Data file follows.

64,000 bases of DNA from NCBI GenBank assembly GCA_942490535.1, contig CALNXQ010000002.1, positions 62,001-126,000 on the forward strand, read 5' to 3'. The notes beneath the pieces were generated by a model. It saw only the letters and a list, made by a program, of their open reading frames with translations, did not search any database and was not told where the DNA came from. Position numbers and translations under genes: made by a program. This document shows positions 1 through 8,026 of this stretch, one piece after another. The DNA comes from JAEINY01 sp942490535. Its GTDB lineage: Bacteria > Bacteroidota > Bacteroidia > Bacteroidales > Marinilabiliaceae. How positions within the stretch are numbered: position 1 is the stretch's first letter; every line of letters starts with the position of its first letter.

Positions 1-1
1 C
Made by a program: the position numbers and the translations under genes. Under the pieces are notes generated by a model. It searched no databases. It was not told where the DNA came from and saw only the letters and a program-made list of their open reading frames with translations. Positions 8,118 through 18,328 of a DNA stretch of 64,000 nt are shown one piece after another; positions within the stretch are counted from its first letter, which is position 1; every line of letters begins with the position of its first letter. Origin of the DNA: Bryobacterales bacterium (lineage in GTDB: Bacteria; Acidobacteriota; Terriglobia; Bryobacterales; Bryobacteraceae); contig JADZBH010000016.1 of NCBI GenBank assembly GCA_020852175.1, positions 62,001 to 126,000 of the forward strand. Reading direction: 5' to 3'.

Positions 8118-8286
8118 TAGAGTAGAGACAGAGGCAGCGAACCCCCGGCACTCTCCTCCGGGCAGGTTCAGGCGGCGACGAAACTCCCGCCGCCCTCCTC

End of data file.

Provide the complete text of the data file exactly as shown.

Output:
64,000 bases of DNA from NCBI GenBank assembly GCA_942490535.1, contig CALNXQ010000002.1, positions 62,001-126,000 on the forward strand, read 5' to 3'. The notes beneath the pieces were generated by a model. It saw only the letters and a list, made by a program, of their open reading frames with translations, did not search any database and was not told where the DNA came from. Position numbers and translations under genes: made by a program. This document shows positions 1 through 8,026 of this stretch, one piece after another. The DNA comes from JAEINY01 sp942490535. Its GTDB lineage: Bacteria > Bacteroidota > Bacteroidia > Bacteroidales > Marinilabiliaceae. How positions within the stretch are numbered: position 1 is the stretch's first letter; every line of letters starts with the position of its first letter.

Positions 1-1
1 C
Made by a program: the position numbers and the translations under genes. Under the pieces are notes generated by a model. It searched no databases. It was not told where the DNA came from and saw only the letters and a program-made list of their open reading frames with translations. Positions 8,118 through 18,328 of a DNA stretch of 64,000 nt are shown one piece after another; positions within the stretch are counted from its first letter, which is position 1; every line of letters begins with the position of its first letter. Origin of the DNA: Bryobacterales bacterium (lineage in GTDB: Bacteria; Acidobacteriota; Terriglobia; Bryobacterales; Bryobacteraceae); contig JADZBH010000016.1 of NCBI GenBank assembly GCA_020852175.1, positions 62,001 to 126,000 of the forward strand. Reading direction: 5' to 3'.

Positions 8118-8286
8118 TAGAGTAGAGACAGAGGCAGCGAACCCCCGGCACTCTCCTCCGGGCAGGTTCAGGCGGCGACGAAACTCCCGCCGCCCTCCTC